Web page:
Accused of drowning his little sister in the bath, 10-year old Joey (William Dix) is sent away to an institution for therapy even though he claims the Nanny (Davis) is responsible. When he returns home, suspicion is quickly aroused again as his mother (Wendy Craig) is poisoned and his aunt suddenly dies. But Joey continues to insist the Nanny is responsible, turning life into a deft cat-and-mouse game between the equally shady woman and her young charge.
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The kids will love the candy-box sets and costumes like confectionery-shop windows, the whimsy and farcical grotesqueness of it all.
Any time Thompson curls that prosthetic snaggletooth over her lower lip and murmurs a nearly inaudible harrumph is a comic moment to be treasured.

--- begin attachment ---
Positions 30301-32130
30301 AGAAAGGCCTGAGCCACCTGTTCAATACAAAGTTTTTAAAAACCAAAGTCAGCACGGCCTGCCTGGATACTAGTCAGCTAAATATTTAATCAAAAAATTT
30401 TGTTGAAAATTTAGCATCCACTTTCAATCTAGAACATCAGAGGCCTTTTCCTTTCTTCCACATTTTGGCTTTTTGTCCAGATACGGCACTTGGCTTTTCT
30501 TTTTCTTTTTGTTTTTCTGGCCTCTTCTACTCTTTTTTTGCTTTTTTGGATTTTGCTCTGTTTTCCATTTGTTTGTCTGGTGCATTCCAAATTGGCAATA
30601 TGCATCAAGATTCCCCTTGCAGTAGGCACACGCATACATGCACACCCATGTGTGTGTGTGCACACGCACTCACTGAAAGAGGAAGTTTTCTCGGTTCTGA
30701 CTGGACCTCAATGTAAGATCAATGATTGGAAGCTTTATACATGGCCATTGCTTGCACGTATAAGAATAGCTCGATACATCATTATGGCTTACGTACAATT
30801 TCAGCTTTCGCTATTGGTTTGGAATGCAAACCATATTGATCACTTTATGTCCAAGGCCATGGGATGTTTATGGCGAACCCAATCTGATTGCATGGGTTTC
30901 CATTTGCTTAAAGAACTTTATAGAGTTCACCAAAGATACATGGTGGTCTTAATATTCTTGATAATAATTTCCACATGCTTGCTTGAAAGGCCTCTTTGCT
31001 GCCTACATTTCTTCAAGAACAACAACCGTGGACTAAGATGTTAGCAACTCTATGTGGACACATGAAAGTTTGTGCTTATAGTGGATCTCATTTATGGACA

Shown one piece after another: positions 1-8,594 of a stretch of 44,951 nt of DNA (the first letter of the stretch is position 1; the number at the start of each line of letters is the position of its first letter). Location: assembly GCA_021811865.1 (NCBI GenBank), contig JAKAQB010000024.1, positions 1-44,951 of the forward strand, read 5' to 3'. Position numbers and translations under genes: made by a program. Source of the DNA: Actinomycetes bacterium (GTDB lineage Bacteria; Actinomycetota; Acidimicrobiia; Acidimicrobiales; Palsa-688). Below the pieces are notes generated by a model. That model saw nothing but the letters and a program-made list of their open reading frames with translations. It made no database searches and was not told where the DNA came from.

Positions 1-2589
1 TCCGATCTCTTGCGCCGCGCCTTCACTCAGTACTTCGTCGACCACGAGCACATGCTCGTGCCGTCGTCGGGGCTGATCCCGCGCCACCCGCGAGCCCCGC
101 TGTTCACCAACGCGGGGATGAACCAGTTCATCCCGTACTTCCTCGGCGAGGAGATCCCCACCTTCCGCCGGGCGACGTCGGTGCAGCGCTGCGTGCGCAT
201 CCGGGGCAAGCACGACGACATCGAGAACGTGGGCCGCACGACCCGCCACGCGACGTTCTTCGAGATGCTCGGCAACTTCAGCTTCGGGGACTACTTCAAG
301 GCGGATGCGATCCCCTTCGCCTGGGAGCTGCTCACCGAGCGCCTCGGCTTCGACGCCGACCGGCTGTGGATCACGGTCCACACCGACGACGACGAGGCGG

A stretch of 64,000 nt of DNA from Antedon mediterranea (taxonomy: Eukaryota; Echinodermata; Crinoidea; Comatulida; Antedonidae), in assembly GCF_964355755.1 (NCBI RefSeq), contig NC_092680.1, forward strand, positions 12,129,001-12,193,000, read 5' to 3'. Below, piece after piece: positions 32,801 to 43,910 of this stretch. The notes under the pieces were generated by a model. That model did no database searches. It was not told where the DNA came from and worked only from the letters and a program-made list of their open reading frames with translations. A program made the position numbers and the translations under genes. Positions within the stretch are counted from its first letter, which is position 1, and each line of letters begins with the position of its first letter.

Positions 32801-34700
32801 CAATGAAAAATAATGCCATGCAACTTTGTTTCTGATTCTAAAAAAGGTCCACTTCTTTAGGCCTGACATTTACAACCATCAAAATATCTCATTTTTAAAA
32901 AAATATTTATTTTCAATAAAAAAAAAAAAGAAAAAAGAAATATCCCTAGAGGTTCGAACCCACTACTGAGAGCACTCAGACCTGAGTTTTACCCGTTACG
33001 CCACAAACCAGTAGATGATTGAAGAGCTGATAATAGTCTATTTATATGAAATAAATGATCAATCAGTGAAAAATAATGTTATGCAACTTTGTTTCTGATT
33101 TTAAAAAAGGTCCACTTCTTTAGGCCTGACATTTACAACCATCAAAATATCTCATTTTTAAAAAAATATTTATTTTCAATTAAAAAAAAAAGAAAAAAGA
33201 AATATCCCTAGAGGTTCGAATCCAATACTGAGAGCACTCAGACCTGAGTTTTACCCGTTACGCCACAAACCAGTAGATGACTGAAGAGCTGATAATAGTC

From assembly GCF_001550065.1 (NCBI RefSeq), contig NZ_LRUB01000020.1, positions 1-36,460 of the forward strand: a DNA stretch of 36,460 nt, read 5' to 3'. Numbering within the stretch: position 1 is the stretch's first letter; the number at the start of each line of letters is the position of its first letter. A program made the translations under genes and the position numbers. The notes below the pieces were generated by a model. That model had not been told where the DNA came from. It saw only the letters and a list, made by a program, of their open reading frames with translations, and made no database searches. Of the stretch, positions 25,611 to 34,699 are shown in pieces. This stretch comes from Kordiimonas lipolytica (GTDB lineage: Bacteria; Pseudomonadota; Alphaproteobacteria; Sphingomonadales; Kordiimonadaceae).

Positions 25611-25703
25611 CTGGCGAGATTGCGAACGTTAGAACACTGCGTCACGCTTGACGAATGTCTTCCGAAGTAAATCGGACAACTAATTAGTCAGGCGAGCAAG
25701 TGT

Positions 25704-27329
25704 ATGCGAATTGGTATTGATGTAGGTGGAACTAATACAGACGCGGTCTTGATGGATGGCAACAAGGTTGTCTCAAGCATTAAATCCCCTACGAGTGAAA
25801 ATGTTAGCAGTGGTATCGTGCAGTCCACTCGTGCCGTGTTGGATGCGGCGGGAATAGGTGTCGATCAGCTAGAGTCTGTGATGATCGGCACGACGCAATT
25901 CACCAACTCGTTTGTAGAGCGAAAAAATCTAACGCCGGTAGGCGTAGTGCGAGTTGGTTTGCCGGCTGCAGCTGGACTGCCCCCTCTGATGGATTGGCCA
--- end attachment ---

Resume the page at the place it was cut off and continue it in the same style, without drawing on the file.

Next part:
In a seemingly blithe way, the movie captures an aspect of child consciousness not usually explored onscreen -- that zone between innocence and knowledge.
Nanny McPhee has its own enduring charm, a mix of witty dialogue, pie-throwing slapstick and eccentric family portrait.
This bracing adaptation of the Nurse Matilda books by Christianna Brand is the acidic antidote to Mary Poppins sweetness.
Nanny McPhee, though it drags a bit in its middle acts, finishes with such gusto that neither you nor your kids will need a spoonful of anything to make this movie medicine go down.
Thompson's script is clever and, despite that monstrous makeup, her performance is deliciously balanced by the standards of what is, after all, a children's fable.